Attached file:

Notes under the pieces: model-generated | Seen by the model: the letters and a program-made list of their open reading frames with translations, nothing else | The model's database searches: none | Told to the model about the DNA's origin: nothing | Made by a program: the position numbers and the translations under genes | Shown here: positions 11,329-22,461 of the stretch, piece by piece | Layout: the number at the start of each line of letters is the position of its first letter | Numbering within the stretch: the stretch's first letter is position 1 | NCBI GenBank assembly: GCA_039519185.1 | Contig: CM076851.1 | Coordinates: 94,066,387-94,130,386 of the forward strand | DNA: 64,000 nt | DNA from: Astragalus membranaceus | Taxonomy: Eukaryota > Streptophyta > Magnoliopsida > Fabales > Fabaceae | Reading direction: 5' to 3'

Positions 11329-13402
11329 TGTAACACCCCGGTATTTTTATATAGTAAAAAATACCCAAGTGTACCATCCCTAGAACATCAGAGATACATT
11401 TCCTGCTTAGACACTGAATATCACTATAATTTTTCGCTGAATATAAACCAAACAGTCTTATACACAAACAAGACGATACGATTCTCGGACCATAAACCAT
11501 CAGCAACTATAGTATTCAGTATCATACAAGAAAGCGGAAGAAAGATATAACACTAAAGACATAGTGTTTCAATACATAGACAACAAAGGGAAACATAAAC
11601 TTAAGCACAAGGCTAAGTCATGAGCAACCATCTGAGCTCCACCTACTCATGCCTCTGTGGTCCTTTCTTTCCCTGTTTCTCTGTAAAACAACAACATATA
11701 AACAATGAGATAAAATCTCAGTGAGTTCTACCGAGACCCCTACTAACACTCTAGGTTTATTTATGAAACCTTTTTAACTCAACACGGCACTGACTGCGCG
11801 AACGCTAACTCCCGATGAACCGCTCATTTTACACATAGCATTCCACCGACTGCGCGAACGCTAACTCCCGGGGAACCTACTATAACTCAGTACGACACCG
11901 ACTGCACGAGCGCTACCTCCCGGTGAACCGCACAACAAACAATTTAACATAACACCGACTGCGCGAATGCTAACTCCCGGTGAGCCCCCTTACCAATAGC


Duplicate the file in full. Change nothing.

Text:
Notes under the pieces: model-generated | Seen by the model: the letters and a program-made list of their open reading frames with translations, nothing else | The model's database searches: none | Told to the model about the DNA's origin: nothing | Made by a program: the position numbers and the translations under genes | Shown here: positions 11,329-22,461 of the stretch, piece by piece | Layout: the number at the start of each line of letters is the position of its first letter | Numbering within the stretch: the stretch's first letter is position 1 | NCBI GenBank assembly: GCA_039519185.1 | Contig: CM076851.1 | Coordinates: 94,066,387-94,130,386 of the forward strand | DNA: 64,000 nt | DNA from: Astragalus membranaceus | Taxonomy: Eukaryota > Streptophyta > Magnoliopsida > Fabales > Fabaceae | Reading direction: 5' to 3'

Positions 11329-13402
11329 TGTAACACCCCGGTATTTTTATATAGTAAAAAATACCCAAGTGTACCATCCCTAGAACATCAGAGATACATT
11401 TCCTGCTTAGACACTGAATATCACTATAATTTTTCGCTGAATATAAACCAAACAGTCTTATACACAAACAAGACGATACGATTCTCGGACCATAAACCAT
11501 CAGCAACTATAGTATTCAGTATCATACAAGAAAGCGGAAGAAAGATATAACACTAAAGACATAGTGTTTCAATACATAGACAACAAAGGGAAACATAAAC
11601 TTAAGCACAAGGCTAAGTCATGAGCAACCATCTGAGCTCCACCTACTCATGCCTCTGTGGTCCTTTCTTTCCCTGTTTCTCTGTAAAACAACAACATATA
11701 AACAATGAGATAAAATCTCAGTGAGTTCTACCGAGACCCCTACTAACACTCTAGGTTTATTTATGAAACCTTTTTAACTCAACACGGCACTGACTGCGCG
11801 AACGCTAACTCCCGATGAACCGCTCATTTTACACATAGCATTCCACCGACTGCGCGAACGCTAACTCCCGGGGAACCTACTATAACTCAGTACGACACCG
11901 ACTGCACGAGCGCTACCTCCCGGTGAACCGCACAACAAACAATTTAACATAACACCGACTGCGCGAATGCTAACTCCCGGTGAGCCCCCTTACCAATAGC